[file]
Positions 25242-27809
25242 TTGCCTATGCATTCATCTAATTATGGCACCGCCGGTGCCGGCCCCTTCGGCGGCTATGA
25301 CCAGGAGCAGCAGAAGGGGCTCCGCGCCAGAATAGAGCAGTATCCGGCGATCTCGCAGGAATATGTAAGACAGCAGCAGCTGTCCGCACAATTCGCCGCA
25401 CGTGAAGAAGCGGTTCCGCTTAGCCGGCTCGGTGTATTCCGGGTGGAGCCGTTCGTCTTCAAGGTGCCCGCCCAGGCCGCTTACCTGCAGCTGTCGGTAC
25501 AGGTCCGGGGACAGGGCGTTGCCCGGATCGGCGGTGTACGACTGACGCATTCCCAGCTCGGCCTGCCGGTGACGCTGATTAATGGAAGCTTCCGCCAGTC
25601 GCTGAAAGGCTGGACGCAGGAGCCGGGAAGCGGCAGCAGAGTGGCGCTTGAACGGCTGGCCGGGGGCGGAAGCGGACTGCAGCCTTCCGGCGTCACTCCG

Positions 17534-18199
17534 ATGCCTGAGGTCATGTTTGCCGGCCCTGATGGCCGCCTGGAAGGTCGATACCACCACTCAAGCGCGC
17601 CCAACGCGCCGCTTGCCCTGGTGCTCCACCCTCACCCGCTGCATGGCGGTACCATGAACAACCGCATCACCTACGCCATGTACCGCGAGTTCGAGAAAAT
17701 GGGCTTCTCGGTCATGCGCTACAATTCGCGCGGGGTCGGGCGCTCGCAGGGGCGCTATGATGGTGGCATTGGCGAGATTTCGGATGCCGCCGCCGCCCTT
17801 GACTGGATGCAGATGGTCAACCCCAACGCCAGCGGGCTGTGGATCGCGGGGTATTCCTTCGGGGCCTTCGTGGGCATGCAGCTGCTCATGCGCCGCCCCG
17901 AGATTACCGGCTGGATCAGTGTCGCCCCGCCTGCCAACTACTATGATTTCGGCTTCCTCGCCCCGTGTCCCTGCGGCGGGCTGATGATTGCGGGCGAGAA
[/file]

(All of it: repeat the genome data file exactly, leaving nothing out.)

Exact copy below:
Positions 25242-27809
25242 TTGCCTATGCATTCATCTAATTATGGCACCGCCGGTGCCGGCCCCTTCGGCGGCTATGA
25301 CCAGGAGCAGCAGAAGGGGCTCCGCGCCAGAATAGAGCAGTATCCGGCGATCTCGCAGGAATATGTAAGACAGCAGCAGCTGTCCGCACAATTCGCCGCA
25401 CGTGAAGAAGCGGTTCCGCTTAGCCGGCTCGGTGTATTCCGGGTGGAGCCGTTCGTCTTCAAGGTGCCCGCCCAGGCCGCTTACCTGCAGCTGTCGGTAC
25501 AGGTCCGGGGACAGGGCGTTGCCCGGATCGGCGGTGTACGACTGACGCATTCCCAGCTCGGCCTGCCGGTGACGCTGATTAATGGAAGCTTCCGCCAGTC
25601 GCTGAAAGGCTGGACGCAGGAGCCGGGAAGCGGCAGCAGAGTGGCGCTTGAACGGCTGGCCGGGGGCGGAAGCGGACTGCAGCCTTCCGGCGTCACTCCG

Positions 17534-18199
17534 ATGCCTGAGGTCATGTTTGCCGGCCCTGATGGCCGCCTGGAAGGTCGATACCACCACTCAAGCGCGC
17601 CCAACGCGCCGCTTGCCCTGGTGCTCCACCCTCACCCGCTGCATGGCGGTACCATGAACAACCGCATCACCTACGCCATGTACCGCGAGTTCGAGAAAAT
17701 GGGCTTCTCGGTCATGCGCTACAATTCGCGCGGGGTCGGGCGCTCGCAGGGGCGCTATGATGGTGGCATTGGCGAGATTTCGGATGCCGCCGCCGCCCTT
17801 GACTGGATGCAGATGGTCAACCCCAACGCCAGCGGGCTGTGGATCGCGGGGTATTCCTTCGGGGCCTTCGTGGGCATGCAGCTGCTCATGCGCCGCCCCG
17901 AGATTACCGGCTGGATCAGTGTCGCCCCGCCTGCCAACTACTATGATTTCGGCTTCCTCGCCCCGTGTCCCTGCGGCGGGCTGATGATTGCGGGCGAGAA